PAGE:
Writers of all kinds, from the nakedly commercial to the wilfully abstruse, look for two things: love and money. The traditional publisher, to a greater or lesser extent (this is part of his/her competitive edge) provides this. As the Hachette memo states, the publisher both curates new and continuing talent (with a “gatekeeping” function) and also acts as a banker (or patron).
This traditional model is simple, but also highly evolved. No amount of “self-publishing” (which I use to describe the many alternative models on display) can equal this, at least when harmoniously engaged with the retail and copyright sectors. That’s the issue. The Hachette model used to be fully integrated with the literary marketplace. Not any more.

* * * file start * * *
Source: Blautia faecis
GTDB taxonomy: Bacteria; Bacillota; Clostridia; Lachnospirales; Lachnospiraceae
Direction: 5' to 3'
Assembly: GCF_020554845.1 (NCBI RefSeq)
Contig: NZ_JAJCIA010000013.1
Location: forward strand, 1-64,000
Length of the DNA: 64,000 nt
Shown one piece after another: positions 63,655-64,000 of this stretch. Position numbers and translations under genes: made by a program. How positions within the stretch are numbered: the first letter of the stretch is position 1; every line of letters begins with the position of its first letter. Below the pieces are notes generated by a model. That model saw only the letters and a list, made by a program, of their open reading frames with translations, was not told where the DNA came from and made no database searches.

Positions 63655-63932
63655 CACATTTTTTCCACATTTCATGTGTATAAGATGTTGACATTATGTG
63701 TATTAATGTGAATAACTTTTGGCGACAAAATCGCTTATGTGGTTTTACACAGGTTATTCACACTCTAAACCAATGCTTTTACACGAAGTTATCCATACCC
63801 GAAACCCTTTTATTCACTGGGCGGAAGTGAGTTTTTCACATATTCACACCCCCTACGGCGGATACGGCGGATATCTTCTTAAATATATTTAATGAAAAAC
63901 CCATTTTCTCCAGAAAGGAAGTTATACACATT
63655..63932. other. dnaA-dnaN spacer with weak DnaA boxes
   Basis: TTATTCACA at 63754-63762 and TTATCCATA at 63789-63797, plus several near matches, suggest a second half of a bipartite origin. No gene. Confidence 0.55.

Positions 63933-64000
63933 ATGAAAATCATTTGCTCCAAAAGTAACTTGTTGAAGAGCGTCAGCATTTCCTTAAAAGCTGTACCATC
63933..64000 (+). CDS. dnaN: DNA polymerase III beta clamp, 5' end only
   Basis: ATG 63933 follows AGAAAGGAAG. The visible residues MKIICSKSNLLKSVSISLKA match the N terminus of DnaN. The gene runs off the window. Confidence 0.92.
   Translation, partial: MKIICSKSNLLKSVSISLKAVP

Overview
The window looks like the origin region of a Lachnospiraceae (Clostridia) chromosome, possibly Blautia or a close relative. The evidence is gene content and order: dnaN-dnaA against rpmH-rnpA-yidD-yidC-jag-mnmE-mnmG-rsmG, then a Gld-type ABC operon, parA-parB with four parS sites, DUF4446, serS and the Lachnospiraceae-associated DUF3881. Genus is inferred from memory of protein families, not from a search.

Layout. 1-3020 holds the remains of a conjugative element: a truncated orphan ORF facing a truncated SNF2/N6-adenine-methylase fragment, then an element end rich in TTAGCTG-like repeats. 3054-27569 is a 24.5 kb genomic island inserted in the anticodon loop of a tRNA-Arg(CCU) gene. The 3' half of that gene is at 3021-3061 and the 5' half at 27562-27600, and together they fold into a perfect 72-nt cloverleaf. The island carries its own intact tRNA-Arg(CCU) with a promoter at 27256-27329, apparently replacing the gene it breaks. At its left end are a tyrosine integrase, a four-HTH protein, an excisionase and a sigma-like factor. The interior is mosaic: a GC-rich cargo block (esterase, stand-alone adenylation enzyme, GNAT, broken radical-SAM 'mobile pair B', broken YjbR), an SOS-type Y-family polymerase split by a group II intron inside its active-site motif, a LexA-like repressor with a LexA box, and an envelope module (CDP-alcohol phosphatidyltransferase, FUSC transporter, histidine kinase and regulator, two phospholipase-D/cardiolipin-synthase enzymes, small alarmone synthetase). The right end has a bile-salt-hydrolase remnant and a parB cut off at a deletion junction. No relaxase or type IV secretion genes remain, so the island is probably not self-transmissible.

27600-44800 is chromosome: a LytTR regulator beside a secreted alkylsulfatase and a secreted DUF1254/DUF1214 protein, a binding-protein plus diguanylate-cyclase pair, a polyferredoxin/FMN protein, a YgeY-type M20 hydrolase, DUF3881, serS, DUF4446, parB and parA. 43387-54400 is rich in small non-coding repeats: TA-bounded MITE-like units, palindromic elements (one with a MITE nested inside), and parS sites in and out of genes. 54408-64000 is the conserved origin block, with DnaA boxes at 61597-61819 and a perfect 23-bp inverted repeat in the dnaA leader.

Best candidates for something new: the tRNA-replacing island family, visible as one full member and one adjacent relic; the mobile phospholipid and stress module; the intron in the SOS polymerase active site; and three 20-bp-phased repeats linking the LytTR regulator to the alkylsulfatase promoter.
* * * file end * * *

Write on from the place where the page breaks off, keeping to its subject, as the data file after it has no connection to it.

And here’s my second point. For 50 – perhaps 100 – years, writers, publishers and booksellers followed a literary map which a) they all believed in and b) described the cultural landcape perfectly.
Some time between 1990 and 2005 – we can debate the actual tipping point – this map became irrelevant and then redundant. The many book tribes (writers, agents, editors, booksellers) on the lonely route from the moment of putting black on white to the point of sale found that the map they’d relied on for generations no longer described the environment they inhabited.
A new map for the books world | Books | guardian.co.uk. But what is the “new map”? Doesn’t seem like anyone has one yet.